In 2007 she earned a Masters of Science in Creative Studies from SUNY Buffalo State’s International Center for Studies in Creativity (ICSC), and is currently enrolled in a PhD program for Depth Psychology with emphasis in Community Psychology, Liberation Psychology and Ecopsychology at Pacifica Graduate Institute in Carpinteria, California.

Helen Louise had never heard of community psychology until attending Pacifica. During her three years of formal classes, her fieldwork projects involved working in community settings that focused on conducting creativity programs for older adults diagnosed with dementia.  It was while doing this work, she realized she has been a community psychologist all along “I was doing it, but I didn’t know I was doing it. I was very involved with the communities and teaching them various ways to handle stress or use conflict resolution,” says Azzara. 

At Pacifica, Helen Louise was able to focus on the concepts of well-being and learn more about community psychology as a field of study. “It has led me now to deepen my study of dementia, and how we as a society can provide better resources to help improve their  quality of life.  So I see myself more working in the field as a community psychologist rather than an ecopsychologists. However, I do think they are all interdependent on one another.”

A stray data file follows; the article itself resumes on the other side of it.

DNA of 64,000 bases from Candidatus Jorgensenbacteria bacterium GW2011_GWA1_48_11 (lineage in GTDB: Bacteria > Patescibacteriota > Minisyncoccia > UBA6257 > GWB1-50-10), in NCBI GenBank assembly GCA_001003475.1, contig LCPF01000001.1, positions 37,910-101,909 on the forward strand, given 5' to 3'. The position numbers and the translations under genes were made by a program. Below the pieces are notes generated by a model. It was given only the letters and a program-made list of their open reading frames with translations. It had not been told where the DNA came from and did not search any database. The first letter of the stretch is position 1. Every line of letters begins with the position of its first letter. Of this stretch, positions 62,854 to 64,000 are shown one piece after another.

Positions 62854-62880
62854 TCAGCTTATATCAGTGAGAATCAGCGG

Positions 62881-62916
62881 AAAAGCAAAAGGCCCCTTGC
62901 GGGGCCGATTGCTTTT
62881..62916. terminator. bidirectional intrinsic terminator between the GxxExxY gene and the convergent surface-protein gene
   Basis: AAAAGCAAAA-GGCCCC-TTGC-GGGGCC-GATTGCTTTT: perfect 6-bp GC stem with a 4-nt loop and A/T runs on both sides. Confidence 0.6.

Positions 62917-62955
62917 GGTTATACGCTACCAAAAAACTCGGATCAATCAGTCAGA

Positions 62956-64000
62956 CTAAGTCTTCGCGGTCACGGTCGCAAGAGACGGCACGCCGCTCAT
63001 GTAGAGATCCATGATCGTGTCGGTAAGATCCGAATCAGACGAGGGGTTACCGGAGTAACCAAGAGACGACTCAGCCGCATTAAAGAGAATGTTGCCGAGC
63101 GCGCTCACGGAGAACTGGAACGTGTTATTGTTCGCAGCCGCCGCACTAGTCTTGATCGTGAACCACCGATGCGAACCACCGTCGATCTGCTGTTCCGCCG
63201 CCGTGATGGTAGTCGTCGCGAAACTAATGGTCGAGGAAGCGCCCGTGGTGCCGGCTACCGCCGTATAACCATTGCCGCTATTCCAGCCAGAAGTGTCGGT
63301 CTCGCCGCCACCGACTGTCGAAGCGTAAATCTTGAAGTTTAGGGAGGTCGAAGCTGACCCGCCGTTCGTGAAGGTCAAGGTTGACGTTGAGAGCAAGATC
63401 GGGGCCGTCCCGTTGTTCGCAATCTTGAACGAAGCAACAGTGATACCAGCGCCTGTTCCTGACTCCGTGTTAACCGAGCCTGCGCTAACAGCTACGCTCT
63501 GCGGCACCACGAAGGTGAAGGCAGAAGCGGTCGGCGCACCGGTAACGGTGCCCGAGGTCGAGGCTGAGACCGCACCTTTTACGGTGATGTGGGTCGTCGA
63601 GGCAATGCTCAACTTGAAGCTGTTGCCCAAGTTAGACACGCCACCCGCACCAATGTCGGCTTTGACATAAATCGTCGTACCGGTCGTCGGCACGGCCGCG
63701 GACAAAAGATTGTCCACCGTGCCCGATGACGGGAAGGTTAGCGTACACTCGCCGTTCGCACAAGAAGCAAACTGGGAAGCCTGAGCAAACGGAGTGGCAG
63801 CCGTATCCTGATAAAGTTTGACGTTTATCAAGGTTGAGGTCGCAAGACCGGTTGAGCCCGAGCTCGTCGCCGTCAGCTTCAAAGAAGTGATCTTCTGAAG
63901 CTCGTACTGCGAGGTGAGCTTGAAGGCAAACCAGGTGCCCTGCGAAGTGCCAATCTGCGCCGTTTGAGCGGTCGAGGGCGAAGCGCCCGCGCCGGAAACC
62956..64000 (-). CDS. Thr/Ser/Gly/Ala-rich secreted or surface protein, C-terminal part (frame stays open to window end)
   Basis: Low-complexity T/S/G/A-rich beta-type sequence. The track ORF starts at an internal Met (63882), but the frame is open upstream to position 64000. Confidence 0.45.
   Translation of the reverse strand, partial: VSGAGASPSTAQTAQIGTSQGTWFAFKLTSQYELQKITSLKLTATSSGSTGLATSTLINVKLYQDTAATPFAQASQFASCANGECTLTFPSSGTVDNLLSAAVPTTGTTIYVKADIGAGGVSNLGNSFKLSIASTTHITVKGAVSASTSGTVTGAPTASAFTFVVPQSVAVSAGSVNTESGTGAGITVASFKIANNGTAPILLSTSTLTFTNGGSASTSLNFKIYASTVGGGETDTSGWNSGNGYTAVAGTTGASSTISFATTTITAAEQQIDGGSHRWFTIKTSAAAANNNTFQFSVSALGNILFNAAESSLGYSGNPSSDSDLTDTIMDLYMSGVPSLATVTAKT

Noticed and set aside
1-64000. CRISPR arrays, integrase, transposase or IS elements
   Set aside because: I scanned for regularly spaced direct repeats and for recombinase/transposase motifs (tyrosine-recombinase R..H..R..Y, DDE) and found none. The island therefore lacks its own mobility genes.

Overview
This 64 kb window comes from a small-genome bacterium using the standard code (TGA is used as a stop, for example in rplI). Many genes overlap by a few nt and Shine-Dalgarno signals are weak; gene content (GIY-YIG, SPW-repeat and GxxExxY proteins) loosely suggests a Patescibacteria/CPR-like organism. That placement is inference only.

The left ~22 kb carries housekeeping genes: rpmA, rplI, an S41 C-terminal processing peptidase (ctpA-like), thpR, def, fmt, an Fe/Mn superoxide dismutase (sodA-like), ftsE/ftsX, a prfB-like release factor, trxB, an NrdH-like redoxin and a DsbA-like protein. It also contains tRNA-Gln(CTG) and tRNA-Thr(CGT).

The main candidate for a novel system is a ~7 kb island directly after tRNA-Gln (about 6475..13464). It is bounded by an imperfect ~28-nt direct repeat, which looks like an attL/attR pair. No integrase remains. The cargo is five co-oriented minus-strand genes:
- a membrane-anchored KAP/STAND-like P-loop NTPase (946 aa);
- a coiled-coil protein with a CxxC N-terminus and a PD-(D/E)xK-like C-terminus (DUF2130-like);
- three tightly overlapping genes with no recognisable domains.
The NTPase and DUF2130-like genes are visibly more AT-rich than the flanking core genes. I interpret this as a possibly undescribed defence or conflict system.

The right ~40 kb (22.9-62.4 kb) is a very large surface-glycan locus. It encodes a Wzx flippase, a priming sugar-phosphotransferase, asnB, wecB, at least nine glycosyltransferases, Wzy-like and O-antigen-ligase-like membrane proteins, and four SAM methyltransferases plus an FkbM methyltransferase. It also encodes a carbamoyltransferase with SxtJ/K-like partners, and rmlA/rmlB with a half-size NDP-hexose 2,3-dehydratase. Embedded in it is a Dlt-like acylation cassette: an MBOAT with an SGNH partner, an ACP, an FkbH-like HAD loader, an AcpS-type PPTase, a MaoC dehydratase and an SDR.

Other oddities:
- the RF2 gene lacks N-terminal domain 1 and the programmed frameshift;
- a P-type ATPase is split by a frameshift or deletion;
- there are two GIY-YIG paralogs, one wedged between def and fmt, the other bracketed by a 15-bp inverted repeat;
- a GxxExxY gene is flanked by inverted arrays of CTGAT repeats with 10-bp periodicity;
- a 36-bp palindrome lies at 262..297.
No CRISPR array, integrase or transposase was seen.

Helen Louise has found that creativity studies seem to have an inherent connection to community psychology. When she started her work, using creativity as a forum to open dialogue and to manage stress, bringing it into community contexts was novel. She loves creativity workshops and using them with different groups—artists, social workers, health professionals, older adults, caretakers— there are a lot of different venues where creativity does link, where everyone comes together and solves problems more through self expression. Creative mediums using improvisation, poetry, painting, dance, theatre games, listening to music, and silent meditations are some of the ways in which can bring community together and deepen connections. Moreover, such workshops incorporate many community psychology values such as the strength-based approach, collaboration, and empowerment. According to Helen Louise the workshops promote self-awareness and collective efficacy towards addressing participants’ challenges and expressing everyone’s voices.